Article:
Pristina, Kosovo


According to abbreviationfinder, Pristina is the capital of Kosovo, 516 m above sea level, on the eastern edge of Kosovo Polje, as a municipality 524 km 2 and (2017) 211 800 residents, of which 98% Albanians.

Pristina is the economic and cultural center of the Albanians in Kosovo. In addition to the Academy of Sciences and Arts, there is a public university (founded in 1970), several private universities, the Museum of Kosovo, and the national theater and library.

The city is the country’s leading commercial center. The manufacturing industry mainly includes textile and food companies as well as pharmaceutical and chemical (artificial fertilizer) industries; There are several thermal power plants in the area. The handicrafts (jewelry, etc.) are well developed. The high population growth that began after the end of the Kosovo war (1999) poses major challenges for urban and transport planners. The international airport is located southwest of the city.


Numerous architectural monuments date from the Turkish period, including Sultan’s Mosque (15th century), Hammam (Turkish bathhouse; 15th century) and the clock tower (19th century). Southeast of Pristina is the Gračanica Monastery, declared a World Heritage Site by UNESCO, with the Church of the Annunciation (14th century, art-historically significant frescoes in the style of the palaeological Renaissance).

The city is experiencing brisk construction activity. In 2007 the construction of the Roman Catholic Mother Teresa Cathedral began. A new business, trade and congress center has been under construction in the south-west of the city since 2008.


Pristina, one of the residences of the Nemanjids, then the Branković, was the staging ground for the Ragusan merchants under Turkish rule (1389–1912) and, thanks to its convenient location between Sarajevo and Constantinople, developed into a trading center in the 19th century. After the end of the Kosovo war in 1999, in which the city was damaged by NATO air strikes, Pristina, like the rest of Kosovo, was placed under UN administration.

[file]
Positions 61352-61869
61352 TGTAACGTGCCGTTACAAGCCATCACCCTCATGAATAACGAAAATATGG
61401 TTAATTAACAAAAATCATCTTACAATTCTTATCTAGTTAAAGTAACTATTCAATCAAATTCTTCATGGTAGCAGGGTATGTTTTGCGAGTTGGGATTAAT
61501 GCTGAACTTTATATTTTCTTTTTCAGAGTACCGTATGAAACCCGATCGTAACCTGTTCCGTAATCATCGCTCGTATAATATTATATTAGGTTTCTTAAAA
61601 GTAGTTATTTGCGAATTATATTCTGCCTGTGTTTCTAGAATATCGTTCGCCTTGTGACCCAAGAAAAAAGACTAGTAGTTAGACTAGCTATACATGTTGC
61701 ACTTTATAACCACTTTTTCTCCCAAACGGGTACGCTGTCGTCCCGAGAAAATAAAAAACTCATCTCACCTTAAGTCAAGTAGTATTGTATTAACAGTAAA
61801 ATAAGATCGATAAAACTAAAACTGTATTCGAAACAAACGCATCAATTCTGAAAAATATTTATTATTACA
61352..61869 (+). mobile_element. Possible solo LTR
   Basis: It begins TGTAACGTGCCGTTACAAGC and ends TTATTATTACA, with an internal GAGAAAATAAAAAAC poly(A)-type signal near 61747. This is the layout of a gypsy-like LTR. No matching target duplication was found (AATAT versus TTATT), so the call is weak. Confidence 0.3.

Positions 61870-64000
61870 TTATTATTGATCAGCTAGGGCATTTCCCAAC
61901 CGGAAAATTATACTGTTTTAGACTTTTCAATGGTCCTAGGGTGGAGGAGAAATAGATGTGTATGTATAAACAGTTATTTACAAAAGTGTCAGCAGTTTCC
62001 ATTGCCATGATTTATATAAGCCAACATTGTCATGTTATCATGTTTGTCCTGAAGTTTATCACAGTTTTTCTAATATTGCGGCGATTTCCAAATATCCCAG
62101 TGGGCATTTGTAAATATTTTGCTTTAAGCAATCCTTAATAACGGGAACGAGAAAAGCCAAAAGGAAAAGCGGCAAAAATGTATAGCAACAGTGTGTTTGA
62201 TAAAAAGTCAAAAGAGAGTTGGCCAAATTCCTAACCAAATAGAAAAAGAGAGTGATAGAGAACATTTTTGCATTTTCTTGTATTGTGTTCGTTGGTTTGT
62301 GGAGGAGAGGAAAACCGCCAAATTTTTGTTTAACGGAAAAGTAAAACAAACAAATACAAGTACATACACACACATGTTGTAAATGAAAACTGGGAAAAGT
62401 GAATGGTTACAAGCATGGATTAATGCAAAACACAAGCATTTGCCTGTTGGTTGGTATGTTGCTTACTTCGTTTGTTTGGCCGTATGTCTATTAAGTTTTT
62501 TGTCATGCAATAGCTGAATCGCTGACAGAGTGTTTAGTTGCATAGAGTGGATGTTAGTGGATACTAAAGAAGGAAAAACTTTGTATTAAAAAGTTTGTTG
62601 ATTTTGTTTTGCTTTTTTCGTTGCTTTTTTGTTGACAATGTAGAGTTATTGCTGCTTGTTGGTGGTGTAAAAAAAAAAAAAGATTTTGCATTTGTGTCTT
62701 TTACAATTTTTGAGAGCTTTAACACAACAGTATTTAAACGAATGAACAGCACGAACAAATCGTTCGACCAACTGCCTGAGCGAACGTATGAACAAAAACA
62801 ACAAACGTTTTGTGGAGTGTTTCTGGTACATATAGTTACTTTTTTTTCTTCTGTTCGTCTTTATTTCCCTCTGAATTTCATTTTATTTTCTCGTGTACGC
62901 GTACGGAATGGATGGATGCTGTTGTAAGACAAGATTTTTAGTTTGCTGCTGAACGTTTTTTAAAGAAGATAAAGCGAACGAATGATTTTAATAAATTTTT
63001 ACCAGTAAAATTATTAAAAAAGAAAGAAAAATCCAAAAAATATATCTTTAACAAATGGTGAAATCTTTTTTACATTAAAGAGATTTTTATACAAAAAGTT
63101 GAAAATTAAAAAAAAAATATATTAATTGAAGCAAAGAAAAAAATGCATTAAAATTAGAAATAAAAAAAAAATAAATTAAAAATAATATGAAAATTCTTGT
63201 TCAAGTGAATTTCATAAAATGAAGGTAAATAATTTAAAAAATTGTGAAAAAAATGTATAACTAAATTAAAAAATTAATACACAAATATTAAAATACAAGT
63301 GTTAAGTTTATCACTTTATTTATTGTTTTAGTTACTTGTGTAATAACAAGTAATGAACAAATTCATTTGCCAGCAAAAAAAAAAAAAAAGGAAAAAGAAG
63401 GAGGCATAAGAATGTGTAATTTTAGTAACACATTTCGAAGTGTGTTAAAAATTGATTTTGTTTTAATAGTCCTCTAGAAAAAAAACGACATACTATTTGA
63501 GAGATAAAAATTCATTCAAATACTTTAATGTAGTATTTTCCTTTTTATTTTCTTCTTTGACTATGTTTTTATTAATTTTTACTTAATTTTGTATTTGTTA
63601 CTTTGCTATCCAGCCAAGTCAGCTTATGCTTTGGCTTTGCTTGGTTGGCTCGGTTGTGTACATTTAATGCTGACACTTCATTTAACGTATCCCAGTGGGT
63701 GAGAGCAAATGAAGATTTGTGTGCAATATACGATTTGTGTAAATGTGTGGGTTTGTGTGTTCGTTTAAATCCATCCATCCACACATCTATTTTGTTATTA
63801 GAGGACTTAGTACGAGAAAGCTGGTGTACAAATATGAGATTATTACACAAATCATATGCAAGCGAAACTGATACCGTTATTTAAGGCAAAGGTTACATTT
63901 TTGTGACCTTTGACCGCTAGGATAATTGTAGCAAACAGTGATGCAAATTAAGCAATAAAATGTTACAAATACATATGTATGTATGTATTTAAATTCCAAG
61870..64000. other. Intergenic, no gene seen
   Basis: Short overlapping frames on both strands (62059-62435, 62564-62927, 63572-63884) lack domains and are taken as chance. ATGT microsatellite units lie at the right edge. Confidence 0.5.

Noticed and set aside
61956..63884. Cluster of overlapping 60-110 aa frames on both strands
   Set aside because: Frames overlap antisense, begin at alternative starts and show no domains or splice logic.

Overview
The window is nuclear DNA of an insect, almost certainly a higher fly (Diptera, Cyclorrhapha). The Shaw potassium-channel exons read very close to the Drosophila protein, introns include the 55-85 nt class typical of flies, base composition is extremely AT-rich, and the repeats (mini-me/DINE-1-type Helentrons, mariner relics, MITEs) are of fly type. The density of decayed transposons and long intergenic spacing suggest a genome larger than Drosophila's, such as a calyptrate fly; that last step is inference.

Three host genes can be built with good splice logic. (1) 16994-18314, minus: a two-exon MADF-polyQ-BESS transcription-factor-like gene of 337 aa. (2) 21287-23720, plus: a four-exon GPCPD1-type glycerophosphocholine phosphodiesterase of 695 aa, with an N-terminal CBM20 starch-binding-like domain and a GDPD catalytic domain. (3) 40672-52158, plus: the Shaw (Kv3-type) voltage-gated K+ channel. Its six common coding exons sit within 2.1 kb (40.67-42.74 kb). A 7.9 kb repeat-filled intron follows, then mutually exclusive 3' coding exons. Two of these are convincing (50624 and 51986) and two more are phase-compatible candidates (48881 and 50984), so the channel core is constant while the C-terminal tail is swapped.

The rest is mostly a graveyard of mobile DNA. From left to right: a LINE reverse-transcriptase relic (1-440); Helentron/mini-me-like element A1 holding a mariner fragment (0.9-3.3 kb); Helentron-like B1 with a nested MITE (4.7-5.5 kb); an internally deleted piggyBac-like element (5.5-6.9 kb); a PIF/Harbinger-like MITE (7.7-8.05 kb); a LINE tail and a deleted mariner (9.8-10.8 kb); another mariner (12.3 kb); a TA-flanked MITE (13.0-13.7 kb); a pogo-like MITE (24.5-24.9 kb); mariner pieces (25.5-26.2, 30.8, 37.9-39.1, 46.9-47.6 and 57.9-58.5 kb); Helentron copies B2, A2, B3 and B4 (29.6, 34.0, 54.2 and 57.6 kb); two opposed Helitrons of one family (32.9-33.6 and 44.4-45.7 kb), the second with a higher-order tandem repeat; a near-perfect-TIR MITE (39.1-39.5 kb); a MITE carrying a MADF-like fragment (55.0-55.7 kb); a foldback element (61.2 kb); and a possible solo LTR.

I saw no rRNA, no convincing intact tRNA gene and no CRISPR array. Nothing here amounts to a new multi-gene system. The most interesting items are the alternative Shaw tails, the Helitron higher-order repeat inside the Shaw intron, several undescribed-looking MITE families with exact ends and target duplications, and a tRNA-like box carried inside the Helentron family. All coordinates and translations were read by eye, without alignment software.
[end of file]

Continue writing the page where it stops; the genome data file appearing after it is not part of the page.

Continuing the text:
Kosovo borders Montenegro to the west, Albania to the southwest, North Macedonia to the southeast, Serbia to the north and east.

The core areas of the settlement are the basin landscapes Amselfeld (Serbian Kosovo polje, Albanian Fushë Kosova) and Metohija, which are separated by low mountain ranges and partly surrounded by rugged high mountain ranges (2,000–2,500 m above sea level).

Climate and vegetation

There is a temperate continental climate with cold winters and dry and hot summers. – About 40% of the country’s area is covered by forest. Oak, beech, elm, birch and pine dominate the tree species. In the Šara National Park there are not only some rare plants but also animal species that are threatened with extinction, such as lynxes, bears and chamois.


Around 90% of the population are Albanians and around 2% are Bosniaks and Gorances (Muslim Slavs). About 94–96% of the residents of Kosovo follow Islam. The predominantly Orthodox Serbs’ share of the population has steadily declined in recent years and is now around 2%. The settlement areas of the Serbs are mainly in the north of the country with the city of Kosovska Mitrovica. Other minorities are Turks, Roma, Montenegrins and others. According to divergent data surveys, between 2.2 and 3.4% of the population (administered by the Apostolic Administration of Prizren) profess Catholicism – regardless of ethnic boundaries.


Pristina, Kosovo